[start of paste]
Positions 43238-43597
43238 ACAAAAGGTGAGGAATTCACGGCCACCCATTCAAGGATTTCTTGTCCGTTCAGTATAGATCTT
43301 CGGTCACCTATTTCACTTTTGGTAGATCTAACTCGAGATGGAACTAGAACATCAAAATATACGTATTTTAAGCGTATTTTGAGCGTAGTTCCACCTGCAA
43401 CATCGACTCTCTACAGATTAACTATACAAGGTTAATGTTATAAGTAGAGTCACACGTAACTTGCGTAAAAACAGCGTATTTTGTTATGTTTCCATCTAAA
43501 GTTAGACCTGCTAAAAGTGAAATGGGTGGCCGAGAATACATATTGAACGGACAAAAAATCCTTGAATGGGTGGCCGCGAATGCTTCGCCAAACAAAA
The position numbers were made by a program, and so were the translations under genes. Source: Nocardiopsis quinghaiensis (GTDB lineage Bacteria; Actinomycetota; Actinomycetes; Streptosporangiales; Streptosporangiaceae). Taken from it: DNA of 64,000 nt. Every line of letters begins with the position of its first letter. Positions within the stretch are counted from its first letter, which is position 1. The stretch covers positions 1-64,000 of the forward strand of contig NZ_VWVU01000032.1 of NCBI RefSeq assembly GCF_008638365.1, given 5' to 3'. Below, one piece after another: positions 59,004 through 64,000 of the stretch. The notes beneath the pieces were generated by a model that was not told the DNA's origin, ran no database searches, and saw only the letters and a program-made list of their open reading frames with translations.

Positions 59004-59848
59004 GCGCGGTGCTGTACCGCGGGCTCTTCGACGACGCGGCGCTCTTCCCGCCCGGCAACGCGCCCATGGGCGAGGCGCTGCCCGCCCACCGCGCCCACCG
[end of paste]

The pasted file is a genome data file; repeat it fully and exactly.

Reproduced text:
Positions 43238-43597
43238 ACAAAAGGTGAGGAATTCACGGCCACCCATTCAAGGATTTCTTGTCCGTTCAGTATAGATCTT
43301 CGGTCACCTATTTCACTTTTGGTAGATCTAACTCGAGATGGAACTAGAACATCAAAATATACGTATTTTAAGCGTATTTTGAGCGTAGTTCCACCTGCAA
43401 CATCGACTCTCTACAGATTAACTATACAAGGTTAATGTTATAAGTAGAGTCACACGTAACTTGCGTAAAAACAGCGTATTTTGTTATGTTTCCATCTAAA
43501 GTTAGACCTGCTAAAAGTGAAATGGGTGGCCGAGAATACATATTGAACGGACAAAAAATCCTTGAATGGGTGGCCGCGAATGCTTCGCCAAACAAAA
The position numbers were made by a program, and so were the translations under genes. Source: Nocardiopsis quinghaiensis (GTDB lineage Bacteria; Actinomycetota; Actinomycetes; Streptosporangiales; Streptosporangiaceae). Taken from it: DNA of 64,000 nt. Every line of letters begins with the position of its first letter. Positions within the stretch are counted from its first letter, which is position 1. The stretch covers positions 1-64,000 of the forward strand of contig NZ_VWVU01000032.1 of NCBI RefSeq assembly GCF_008638365.1, given 5' to 3'. Below, one piece after another: positions 59,004 through 64,000 of the stretch. The notes beneath the pieces were generated by a model that was not told the DNA's origin, ran no database searches, and saw only the letters and a program-made list of their open reading frames with translations.

Positions 59004-59848
59004 GCGCGGTGCTGTACCGCGGGCTCTTCGACGACGCGGCGCTCTTCCCGCCCGGCAACGCGCCCATGGGCGAGGCGCTGCCCGCCCACCGCGCCCACCG